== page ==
How does it affect them personally?

If you want other executives to buy into your strategy, you have to explain what’s in it for them. For example, if this year’s marketing strategy focuses on developing better content, you can explain to the VP of sales how his team can use content to close more deals. If a new version of the product is coming out soon, explain to the CPO how you can effectively promote it so much more if you were included in the development process.

Focus on the numbers.

It’s hard to argue with someone who can back up their claims with hard numbers. You want to be that person.

With the right technology, it’s very easy to collect marketing metrics and assess how much a campaign contributed to a sale. You can present these figures during your executive reporting sessions as proof that your strategy works, and use it to help secure assistance from other executives.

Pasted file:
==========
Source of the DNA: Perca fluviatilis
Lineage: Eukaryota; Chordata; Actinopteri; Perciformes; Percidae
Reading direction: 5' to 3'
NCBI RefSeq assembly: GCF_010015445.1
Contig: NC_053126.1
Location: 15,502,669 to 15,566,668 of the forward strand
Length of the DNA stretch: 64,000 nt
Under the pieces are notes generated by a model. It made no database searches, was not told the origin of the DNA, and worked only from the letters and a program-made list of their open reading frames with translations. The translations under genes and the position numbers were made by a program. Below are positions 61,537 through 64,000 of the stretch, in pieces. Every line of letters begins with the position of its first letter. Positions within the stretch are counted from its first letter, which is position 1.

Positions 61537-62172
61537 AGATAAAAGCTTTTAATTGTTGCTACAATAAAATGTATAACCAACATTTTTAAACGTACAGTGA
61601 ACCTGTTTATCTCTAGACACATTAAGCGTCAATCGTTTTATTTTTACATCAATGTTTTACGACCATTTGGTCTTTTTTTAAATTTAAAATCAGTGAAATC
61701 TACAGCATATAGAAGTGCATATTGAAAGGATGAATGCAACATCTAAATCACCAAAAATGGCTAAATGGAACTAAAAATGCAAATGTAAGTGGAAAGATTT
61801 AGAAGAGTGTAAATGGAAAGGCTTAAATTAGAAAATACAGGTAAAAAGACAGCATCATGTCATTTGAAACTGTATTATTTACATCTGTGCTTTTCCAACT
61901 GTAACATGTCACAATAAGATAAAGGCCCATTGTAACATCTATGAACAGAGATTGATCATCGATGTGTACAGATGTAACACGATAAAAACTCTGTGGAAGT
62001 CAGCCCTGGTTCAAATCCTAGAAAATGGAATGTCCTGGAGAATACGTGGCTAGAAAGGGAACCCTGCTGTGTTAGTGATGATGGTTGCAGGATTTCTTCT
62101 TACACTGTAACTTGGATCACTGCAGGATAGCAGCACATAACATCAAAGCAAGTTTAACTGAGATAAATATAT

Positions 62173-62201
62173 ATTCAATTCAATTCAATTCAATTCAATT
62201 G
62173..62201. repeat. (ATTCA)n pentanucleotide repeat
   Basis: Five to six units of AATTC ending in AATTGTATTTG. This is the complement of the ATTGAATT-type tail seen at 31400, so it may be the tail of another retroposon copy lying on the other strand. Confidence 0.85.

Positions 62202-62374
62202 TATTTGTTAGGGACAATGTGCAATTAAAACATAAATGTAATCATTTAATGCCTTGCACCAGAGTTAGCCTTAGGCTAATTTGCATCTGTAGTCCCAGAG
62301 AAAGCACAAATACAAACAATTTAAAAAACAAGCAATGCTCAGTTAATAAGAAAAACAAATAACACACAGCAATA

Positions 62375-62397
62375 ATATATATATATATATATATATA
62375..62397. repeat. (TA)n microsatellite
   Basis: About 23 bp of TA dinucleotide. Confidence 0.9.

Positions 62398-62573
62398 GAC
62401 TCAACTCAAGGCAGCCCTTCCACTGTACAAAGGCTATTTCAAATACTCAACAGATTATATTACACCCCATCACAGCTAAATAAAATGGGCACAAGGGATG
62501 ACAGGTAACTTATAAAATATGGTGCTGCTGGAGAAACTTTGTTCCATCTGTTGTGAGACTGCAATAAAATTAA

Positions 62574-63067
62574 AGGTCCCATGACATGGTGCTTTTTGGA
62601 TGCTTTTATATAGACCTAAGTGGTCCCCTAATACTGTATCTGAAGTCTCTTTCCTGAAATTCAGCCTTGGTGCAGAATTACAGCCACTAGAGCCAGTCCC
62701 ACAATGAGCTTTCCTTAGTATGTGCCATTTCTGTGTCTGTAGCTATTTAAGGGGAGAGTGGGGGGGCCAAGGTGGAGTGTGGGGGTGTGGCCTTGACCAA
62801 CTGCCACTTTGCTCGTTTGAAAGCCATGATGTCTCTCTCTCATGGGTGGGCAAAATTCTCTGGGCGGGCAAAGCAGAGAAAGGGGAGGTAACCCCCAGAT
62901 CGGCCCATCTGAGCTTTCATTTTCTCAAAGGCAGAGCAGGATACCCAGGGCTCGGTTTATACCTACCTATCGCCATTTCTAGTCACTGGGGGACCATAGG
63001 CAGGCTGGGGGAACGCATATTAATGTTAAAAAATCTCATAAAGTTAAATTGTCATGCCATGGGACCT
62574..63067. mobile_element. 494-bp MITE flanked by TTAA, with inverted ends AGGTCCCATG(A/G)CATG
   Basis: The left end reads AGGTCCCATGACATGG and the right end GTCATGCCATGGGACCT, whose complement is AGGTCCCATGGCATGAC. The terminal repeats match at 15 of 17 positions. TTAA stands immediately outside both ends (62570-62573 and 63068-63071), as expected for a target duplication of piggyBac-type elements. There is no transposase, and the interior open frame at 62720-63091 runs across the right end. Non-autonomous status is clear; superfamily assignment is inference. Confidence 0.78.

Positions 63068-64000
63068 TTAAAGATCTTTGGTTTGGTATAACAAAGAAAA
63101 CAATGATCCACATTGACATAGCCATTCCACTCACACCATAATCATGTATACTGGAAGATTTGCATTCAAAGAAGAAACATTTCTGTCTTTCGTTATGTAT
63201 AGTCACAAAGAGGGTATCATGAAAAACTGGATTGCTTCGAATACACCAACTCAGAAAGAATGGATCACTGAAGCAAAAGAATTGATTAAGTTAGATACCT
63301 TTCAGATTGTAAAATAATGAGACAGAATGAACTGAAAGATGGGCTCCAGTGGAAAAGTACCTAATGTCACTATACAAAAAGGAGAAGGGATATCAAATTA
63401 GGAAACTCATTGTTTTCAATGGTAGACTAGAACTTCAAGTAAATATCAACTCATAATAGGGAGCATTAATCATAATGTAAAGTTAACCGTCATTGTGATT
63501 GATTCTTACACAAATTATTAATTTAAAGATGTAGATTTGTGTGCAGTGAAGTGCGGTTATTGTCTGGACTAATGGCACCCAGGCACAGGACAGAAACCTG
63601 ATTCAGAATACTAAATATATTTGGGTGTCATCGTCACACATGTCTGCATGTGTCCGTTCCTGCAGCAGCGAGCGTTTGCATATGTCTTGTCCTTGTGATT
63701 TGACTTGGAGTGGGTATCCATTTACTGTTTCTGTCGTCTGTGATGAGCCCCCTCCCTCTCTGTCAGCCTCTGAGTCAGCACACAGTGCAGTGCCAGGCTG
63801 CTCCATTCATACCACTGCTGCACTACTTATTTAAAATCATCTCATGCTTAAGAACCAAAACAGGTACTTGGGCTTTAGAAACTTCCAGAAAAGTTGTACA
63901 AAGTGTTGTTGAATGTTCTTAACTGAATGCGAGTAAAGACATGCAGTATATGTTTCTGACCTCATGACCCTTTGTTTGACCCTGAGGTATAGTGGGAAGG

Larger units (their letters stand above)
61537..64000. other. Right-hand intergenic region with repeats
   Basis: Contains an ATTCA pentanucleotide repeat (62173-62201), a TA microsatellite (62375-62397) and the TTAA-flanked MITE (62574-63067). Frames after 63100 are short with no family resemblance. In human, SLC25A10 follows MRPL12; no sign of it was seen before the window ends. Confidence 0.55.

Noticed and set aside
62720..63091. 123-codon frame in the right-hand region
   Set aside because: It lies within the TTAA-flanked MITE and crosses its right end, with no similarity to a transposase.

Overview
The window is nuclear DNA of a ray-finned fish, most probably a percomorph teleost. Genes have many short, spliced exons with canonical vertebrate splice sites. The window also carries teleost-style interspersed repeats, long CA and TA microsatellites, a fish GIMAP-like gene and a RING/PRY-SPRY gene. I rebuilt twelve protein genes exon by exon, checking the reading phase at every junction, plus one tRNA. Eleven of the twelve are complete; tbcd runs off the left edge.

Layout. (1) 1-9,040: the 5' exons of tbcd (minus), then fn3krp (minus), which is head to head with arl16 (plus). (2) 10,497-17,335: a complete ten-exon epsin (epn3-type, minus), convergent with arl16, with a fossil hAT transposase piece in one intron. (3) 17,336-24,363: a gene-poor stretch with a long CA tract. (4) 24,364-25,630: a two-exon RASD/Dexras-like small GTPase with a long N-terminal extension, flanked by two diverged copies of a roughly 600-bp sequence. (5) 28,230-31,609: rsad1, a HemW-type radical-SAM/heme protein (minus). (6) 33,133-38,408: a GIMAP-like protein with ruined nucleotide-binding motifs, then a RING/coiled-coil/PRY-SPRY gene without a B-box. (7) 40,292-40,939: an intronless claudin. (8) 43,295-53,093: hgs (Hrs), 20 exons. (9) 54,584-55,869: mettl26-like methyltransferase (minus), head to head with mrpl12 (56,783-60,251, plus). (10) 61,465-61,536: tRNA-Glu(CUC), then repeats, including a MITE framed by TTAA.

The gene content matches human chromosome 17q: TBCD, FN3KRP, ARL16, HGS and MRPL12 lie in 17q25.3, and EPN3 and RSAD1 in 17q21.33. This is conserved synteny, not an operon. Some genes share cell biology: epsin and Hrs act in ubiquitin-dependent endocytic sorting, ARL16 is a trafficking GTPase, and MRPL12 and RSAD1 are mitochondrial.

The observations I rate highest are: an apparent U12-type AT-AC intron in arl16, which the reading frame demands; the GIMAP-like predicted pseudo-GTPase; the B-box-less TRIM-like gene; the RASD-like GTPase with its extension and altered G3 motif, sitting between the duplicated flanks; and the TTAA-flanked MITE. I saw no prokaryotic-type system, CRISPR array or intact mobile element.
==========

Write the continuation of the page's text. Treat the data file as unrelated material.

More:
What metrics should I communicate to which teams?

To speed up comprehension of your marketing strategy, you should focus on presenting the marketing analytics that matter most to the group you’re talking with.

Here are a few examples based on the groups we mentioned earlier:


Sales is very interested in knowing what actions the customer is taking, so the metrics you provide should give that level of insight. Which assets are downloaded/opened, how many times, and by whom? Sales is guaranteed to use content that is proven to convert leads, so giving them the metrics on high-performing assets will get them on your side much faster.

Sample metrics:

  • Conversion rates per campaign
  • Time from campaign engagement to sale